The Movement Optimization & Variability for Exercise Sustainment (MOVES) Lab is made up of a group of athletic trainers, engineers, and students who are exploring human movement.
The goal of the MOVES Lab is to minimize the occurrence of injuries and increase performance in a variety of active populations. The MOVES Lab works with Ohio State athletes, the military, youth baseball teams, high schools across the country, and active individuals in the Columbus area.
Are you interested in getting involved with the MOVES Lab? Contact Jimmy Onate at email@example.com.
FPPE Project Functional Evaluation to Predict Lower Extremity Musculoskeletal Injury
The National Federation of State High School Associations considers the pre-participation physical evaluations (PPE) a prerequisite to athletics participation, yet despite this recommendation there are no large-scale controlled trials confirming the effectiveness of the PPE.
The recently updated PPE guidelines promote a “functional” aspect of testing by incorporating performance based tests designed to evaluate deficits in movement control for identification of increased predisposition for injury.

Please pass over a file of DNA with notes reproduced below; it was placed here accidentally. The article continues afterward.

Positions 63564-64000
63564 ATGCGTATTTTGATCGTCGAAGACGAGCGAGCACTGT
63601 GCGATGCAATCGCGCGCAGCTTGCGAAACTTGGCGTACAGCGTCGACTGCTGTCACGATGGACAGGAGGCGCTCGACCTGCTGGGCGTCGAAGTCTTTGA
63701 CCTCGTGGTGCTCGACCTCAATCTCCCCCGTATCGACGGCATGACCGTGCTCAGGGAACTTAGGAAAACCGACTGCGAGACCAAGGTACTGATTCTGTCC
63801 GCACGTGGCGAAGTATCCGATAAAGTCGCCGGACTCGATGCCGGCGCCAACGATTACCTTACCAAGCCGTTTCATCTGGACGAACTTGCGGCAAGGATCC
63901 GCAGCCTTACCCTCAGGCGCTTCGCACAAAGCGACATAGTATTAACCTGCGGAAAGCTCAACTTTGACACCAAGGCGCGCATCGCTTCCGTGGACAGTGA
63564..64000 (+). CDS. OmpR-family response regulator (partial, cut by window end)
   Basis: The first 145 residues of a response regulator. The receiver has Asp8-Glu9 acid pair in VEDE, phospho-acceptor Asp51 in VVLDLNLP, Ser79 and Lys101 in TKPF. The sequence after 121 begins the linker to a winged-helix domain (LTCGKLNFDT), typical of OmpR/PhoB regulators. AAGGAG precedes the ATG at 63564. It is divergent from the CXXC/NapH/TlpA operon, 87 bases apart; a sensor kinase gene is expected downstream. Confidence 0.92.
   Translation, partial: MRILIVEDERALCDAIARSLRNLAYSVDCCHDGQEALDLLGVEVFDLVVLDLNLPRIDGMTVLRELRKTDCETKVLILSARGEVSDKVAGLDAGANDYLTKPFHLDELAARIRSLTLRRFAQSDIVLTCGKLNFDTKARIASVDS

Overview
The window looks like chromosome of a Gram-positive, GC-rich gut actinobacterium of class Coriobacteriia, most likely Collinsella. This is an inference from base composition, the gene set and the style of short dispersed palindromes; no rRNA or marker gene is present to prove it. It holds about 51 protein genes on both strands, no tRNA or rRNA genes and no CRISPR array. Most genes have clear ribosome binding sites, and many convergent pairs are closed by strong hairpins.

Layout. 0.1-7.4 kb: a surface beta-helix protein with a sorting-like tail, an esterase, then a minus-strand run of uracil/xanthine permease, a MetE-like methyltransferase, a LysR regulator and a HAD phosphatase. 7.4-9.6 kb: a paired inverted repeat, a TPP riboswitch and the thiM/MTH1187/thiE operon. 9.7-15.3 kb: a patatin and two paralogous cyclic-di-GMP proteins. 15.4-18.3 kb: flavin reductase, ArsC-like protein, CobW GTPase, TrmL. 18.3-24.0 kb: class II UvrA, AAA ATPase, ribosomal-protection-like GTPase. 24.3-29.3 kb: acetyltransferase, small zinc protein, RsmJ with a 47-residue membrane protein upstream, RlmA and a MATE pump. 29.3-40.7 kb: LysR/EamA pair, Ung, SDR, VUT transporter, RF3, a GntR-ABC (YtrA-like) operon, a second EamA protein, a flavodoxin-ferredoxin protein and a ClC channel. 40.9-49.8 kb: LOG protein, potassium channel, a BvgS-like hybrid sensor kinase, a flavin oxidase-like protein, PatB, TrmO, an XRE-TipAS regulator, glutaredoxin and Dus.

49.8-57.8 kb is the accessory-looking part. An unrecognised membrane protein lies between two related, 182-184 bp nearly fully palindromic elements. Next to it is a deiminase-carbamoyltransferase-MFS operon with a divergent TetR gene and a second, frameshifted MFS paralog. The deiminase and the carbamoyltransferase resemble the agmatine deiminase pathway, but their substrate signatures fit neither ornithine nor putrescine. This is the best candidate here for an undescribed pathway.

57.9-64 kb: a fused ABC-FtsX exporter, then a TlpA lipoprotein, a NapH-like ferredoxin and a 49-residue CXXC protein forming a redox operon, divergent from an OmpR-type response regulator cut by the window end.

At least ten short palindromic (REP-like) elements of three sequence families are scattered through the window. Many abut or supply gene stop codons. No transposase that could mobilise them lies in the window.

Limitations exist concerning the best recommended functional test components, their ability to predict musculoskeletal injury, and effectiveness as compared to a traditional PPE.
As a first step towards addressing this limitation, our preliminary data demonstrates that deficits in functional performance (i.e., balance, strength, and movement control) are able to predict lower extremity injury.
To address the gap in the knowledge of the PPE musculoskeletal examination, we will utilize an innovative approach to develop a cost-effective and time efficient F-PPE for use in clinical settings.
We will utilize a national cohort of randomly recruited high schools currently participating in a large-scale prospective longitudinal injury surveillance study (High School Reporting Injuries Online-RIO™ project). By using our High School RIO injury surveillance system we will record injury occurrence on athletes from 20 high schools for one year to identify which F-PPE measurement(s) are best associated with injury risk and develop operational procedures for the F-PPE.
Our primary hypothesis is that functional pre-participation physical evaluations (F-PPE) will better predict lower extremity injury than traditional PPE.
Aim 1 hypothesis is that asymmetry indices will provide improved positive predictive value during a standardized F-PPE operational procedure developed to predict lower extremity injury risk for individuals participating in organized high school sponsored athletics.
Aim 2 will utilize the F-PPE operational procedure developed in Aim 1 on a different set of 20 high schools that will be followed for three years to establish the prediction capabilities of the F-PPE.
Aim 2 hypothesis is that injury risk prediction performance of the F-PPE will provide increased predictive capabilities as compared to the traditional PPE musculoskeletal examination model for assessing lower extremity injury risk in high school-aged athletic participants.